Presiding Bishop, Christian Elders Pray and Work to “Reclaim Jesus”

Featured image: The Rev. Stephanie Spellers, canon to the presiding bishop for evangelism, reconciliation and stewardship of creation, and Presiding Bishop Michael Curry belt out the Lord’s Prayer in front of the White House on May 24. Photo: Lynette Wilson/Episcopal News Service

by the Rev. Philip Major

Major is the rector of St. Paul’s Episcopal Church in Downtown Syracuse and participated in a May 24th prayer vigil organized by the Reclaiming Jesus movement. 

On Ash Wednesday, 2018 a small group of national religious leaders, including Presiding Bishop Michael Curry, met to begin the long, complicated task of reclaiming the use of the name of Jesus as part of our political discourse. One of the results of their meeting was a letter addressed to the people of America, entitled ‘Reclaiming Jesus’. Last Thursday evening, May 24th, hundreds of people of faith participated in a candlelight procession and prayer vigil in front of the White House led by the authors of ‘Reclaiming Jesus’. We gathered to express two concerns:

The soul of our nation has become increasingly threatened in the last several years.

While some people on the political and religious right have made this argument for many decades, it was often made in ways that seemed in direct contradiction to the primary values expressed in the Gospels of the New Testament, such as:

  • Prioritizing the needs and participation of the poor and those who had been considered of lower status or honor, such as women, children and widows.
  • Radical hospitality for the foreigner, the stranger and for those who had been excluded.
  • Servant leadership.
  • A model of ethics based on love rather than on the rigid legalism espoused by the religious authorities.

For the past 40 years you and I have watched people use the name of Jesus in order to oppress those with less status and power. This use of the name of Christ as a tool of oppression has been cruel, manipulative and confusing for many of our people.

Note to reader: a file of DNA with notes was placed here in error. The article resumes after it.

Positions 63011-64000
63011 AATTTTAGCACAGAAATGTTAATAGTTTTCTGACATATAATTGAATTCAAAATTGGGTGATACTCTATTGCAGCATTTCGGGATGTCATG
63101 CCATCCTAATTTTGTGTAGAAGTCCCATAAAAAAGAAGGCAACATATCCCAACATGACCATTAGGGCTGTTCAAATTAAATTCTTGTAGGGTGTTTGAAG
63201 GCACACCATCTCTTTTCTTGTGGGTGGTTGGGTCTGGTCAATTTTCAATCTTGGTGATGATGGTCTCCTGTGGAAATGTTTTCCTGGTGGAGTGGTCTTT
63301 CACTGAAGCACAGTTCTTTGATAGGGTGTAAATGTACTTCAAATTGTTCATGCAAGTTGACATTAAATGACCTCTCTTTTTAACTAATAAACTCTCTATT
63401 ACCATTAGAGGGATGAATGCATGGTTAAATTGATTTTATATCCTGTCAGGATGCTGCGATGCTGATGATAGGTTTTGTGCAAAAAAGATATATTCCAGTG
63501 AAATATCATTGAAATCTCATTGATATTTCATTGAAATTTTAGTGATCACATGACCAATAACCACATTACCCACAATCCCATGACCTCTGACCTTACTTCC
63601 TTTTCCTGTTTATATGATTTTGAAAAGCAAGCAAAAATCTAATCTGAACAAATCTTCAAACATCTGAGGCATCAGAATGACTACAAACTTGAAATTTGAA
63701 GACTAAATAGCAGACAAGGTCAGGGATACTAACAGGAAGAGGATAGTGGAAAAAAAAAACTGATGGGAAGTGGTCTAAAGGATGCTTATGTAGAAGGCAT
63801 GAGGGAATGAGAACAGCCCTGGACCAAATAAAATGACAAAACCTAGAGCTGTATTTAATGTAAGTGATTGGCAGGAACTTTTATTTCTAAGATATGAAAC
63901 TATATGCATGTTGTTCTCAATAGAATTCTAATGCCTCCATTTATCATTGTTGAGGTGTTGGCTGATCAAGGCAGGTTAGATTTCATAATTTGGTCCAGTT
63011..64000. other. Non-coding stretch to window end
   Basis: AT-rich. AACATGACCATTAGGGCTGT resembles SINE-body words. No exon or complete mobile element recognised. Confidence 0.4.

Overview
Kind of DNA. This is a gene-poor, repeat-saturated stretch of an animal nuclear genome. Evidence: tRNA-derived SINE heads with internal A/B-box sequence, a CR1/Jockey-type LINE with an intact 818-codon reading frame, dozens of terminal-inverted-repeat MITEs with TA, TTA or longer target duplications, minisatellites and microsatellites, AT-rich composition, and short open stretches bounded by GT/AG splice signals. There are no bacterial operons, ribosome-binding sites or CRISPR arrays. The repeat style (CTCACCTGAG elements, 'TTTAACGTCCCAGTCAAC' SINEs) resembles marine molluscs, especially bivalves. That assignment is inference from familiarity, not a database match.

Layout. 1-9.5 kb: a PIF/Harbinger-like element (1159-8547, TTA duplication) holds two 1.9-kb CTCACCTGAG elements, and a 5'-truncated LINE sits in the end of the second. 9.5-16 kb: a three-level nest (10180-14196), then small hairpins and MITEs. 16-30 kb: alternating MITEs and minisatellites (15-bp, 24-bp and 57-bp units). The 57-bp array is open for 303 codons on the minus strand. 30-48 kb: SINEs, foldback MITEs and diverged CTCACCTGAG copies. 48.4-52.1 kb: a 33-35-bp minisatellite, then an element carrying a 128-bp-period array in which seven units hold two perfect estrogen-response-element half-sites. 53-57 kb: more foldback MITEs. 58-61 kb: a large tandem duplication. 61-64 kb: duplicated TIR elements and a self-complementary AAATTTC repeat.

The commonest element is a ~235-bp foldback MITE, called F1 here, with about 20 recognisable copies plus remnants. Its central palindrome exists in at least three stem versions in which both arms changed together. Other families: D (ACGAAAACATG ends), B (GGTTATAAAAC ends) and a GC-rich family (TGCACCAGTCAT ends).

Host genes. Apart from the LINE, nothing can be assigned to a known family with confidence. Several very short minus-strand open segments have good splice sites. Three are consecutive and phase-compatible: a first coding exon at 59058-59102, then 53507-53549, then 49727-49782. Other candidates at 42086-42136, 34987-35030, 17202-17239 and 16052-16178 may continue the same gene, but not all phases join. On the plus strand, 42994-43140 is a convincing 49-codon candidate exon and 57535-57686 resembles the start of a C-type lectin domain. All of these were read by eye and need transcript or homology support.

During the last several years the distortion of the Christian message has accelerated. In the words of the authors of ‘Reclaiming Jesus’: We are living through perilous and polarizing times as a nation, with a dangerous crisis of moral and political leadership. Increased use of lying, fear-mongering, hostility toward foreigners and careless disregard for those in greatest need have brought our nation to a crisis point.

The results of the misuse of the message and scriptures of the Jesus movement are seen most clearly in our young adults; even though most young adults agree strongly with the ideals expressed in the Gospels, most young adults don’t consider the Christian Church to be a place that witnesses the Gospel message of love, forgiveness and inclusion. We are involved in a great, generational struggle to reclaim the name and values of Jesus and to bring those values to bear in the life of our nation.

This struggle for integrity of Christianity was our second concern as we gathered last Thursday night:

We are deeply concerned for the soul of our nation, but also for our churches and the integrity of our faith.

This is strange and complicated terrain for us to navigate. Martin Luther King, Jr. worked to overcome the passivity expressed by many church leaders and members in the 1950s and 60s. The task for our generation is even more difficult; we are called to counteract false, oppressive uses of Christian scriptures in our churches and in the public arena. The main part of the struggle for Civil Rights for all Americans required more than 20 years of effort. Similarly, we will be working for decades to bring the message of God’s love, revealed in the words and life of Christ, as one of the guiding principles for our common political life.

Our situation is serious, so it was most fitting that our public actions last Thursday included a worship service, a silent procession through the streets of our nation’s capital and solemn prayers in front of the White House. I was inspired by the words and the unity that were on display, but I also understand that we are just at the beginning of many years of work. If we are to succeed we must understand It is time to be followers of Jesus before anything else…our identity in Christ precedes every other identity.

I encourage you to read the full text of the Ash Wednesday letter at I also encourage you to not give up the hope God has given us for this time. Remember Paul’s words to the churches in Rome: “In hope we were saved. Now hope that is seen is not hope. For who hopes for what is seen?” Remember that when we act in the Spirit of God’s love our strength comes from the one who gives all strength.

Learn more:

Presiding Bishop co-leads service, candlelight public witness to the White House (Episcopal News Service)

Video: Presiding Bishop speaks from DC about bipartisan Morning Prayer, ‘Reclaiming Jesus’

Bible Study, Civil Discourse Curriculum and other resources available from


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Episcopal Church Presiding Bishop Michael Curry gives an address during the wedding of Prince Harry and Meghan Markle in St. George's Chapel at Windsor Castle in Windsor, Britain, May 19, 2018. Owen Humphreys/Pool via REUTERS